Why Global Radio Needs to Sell Capital 95.8

More Capital Radio news today as they confirm that the lovely Denise Van Outen is to leave the Breakfast show after just six months on the show. I think if there’s one station that’s plagued with bad news, it’s got to be Capital 95.8.

As the UK’s first heritage ‘popular music’ station, in the most competitive market in the country, it has become the poster-boy for commercial radio’s ratings decline. If you look at the ratings for each of the One Network or Big City Network stations they all follow a similar pattern, though many of them have been insulated, so far anyway, by a lack of much competition in their TSAs.

Sorry anoraks, but all the investment in the world isn’t going to be able to reverse this decline. The ‘mainstream pop’ position is one that’s under attack not only from the well-funded Radio 1 and Radio 2 but also a selection of broad niches like rock and dance as well as music-as-mood stations like Magic and Smooth.

For operators of these stations the problem is that they still make significant amounts of money. If you’re in TSA of over 500,000 you’re probably going to be making over £750k profit per site. Indeed, as the ratings have declined more effort is put into cost control and driving profitability to 40%+. At the same time these stations need more management focus and effort to ensure that the audiences (and group profits) don’t fall off any cliffs. However, there is a law of diminishing returns and at some point the audience and sales effort will not be able to support these margins and their profits will naturally drop.

Capital shares this same problem, but if also faces the 200watt glare of the industry, press and the advertising agencies. Every problem or small ratings drop is reported as another ‘Capital Disaster’ alongside a picture of Chris Tarrant grinning from the 80s. In fact Capital’s hours have been roughly the same for the last three years, Magic’s total hours haven’t really changed from what they were doing in 1999 and Heart looks like it’s peaked and has had four quarters of decline. These are all mature stations now.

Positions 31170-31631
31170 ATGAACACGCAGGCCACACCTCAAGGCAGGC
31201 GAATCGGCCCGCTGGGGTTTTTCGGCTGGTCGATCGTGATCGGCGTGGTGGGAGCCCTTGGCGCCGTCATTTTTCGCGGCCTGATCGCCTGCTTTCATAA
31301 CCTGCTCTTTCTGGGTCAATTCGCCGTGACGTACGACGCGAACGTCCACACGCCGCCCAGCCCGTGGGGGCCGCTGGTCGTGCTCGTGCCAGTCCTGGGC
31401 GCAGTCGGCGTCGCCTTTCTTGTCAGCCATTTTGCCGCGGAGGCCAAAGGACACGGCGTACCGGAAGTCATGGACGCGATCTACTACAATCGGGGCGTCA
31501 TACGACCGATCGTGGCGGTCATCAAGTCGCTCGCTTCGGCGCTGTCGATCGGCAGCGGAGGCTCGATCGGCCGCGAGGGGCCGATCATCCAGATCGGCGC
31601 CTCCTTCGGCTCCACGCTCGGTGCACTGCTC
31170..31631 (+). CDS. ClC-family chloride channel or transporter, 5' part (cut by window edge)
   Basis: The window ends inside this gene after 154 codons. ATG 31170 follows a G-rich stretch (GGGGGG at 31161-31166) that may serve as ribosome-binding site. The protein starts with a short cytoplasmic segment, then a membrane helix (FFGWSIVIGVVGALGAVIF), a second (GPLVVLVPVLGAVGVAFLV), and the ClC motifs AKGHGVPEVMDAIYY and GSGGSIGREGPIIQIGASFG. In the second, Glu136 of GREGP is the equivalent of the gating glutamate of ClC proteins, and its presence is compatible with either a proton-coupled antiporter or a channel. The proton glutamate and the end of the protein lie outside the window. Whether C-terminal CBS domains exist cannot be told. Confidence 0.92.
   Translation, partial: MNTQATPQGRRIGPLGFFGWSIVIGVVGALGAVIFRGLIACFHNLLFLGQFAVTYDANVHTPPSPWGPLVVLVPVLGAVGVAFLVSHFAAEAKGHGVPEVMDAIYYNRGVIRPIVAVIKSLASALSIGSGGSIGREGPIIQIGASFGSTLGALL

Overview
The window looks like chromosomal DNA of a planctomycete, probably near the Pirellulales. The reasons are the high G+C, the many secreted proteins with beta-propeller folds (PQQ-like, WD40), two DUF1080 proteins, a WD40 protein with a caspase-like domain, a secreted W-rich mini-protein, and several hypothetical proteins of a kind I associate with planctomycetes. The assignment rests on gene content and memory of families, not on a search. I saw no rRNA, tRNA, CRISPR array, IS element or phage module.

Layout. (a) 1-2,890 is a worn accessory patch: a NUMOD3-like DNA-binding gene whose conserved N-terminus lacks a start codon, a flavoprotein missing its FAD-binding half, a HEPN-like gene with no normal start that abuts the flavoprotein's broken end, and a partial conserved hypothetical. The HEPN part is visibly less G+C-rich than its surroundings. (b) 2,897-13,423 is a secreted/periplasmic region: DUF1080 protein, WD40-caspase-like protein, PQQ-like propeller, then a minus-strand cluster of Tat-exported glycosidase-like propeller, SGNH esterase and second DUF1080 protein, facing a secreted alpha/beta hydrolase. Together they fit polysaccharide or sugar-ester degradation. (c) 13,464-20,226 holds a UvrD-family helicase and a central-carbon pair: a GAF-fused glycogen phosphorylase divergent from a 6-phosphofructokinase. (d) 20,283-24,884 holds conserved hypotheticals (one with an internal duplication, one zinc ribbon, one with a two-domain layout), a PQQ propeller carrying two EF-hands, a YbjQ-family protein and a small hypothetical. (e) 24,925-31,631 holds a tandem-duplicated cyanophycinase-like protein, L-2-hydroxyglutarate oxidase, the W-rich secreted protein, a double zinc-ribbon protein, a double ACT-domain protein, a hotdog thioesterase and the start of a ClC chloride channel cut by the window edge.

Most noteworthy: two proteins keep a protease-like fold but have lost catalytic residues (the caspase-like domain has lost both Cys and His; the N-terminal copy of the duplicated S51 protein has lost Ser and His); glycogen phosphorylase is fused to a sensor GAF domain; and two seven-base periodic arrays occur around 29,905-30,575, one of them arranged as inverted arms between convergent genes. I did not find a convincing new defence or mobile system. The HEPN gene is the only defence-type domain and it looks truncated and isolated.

The up and down nature of share is the result of more new entrants coming in and grabbing hours here and there and the ascent of Radio’s 1 and 2 more than any particular programming failures at the big three.

In the face of the market’s changes and the licences they own, Global Radio’s move to a purely brand-driven strategy is an understandable one. Concentrating on Galaxy (and probably widening its reach to the XFM Scotland licence, the Power FM station and a London licence), Heart (and the Heartification of Network 1 in the One Network) as well as the healthy hours of Classic FM makes sense. And whilst I think it’s going to be RAJAR-suicide to change the stations’ names to Heart and that local sales will suffer faster because there’s less local programming to sell, I can see what they are trying to do.

The other networks – XFM, Choice, Gold and their digital remnants, whilst if pushed could make a difference, at the moment don’t and will probably be ignored or sold/swapped for something more interesting.

This leaves Red Dragon, BRMB, Trent, Leicester, Ram and of course Capital 95.8 – all profitable, but hard to maintain and very distracting to a business if you want to concentrate on growth.

Surely for Global the best way to discard the baggage of the past, cast away the worry of declining pop audiences and concentrate on a brand-based multi-platform future is to start by disposing of Capital 95.8?

3 thoughts on “Why Global Radio Needs to Sell Capital 95.8”

  1. Its a bit harsh, just because things get tougher, sell it. Also how much do you think Global would get for Capital, its not at its peak and I think in this market it wouldnt be enough.

    They tried to relaunch it 18 months ago but it hardly changed. With new management, im guessing radical changes and with Denise leaving, it could be a blessing in disguise for a big shake up and actually get more youth involved and really take on radio1…

  2. I think it’s high time Capital’s management stuck with something that they’ve been doing. Sure, the audiences are plummeting, but if you react to every drop with one radical(-ish) change after another, then you’ll never sustain.

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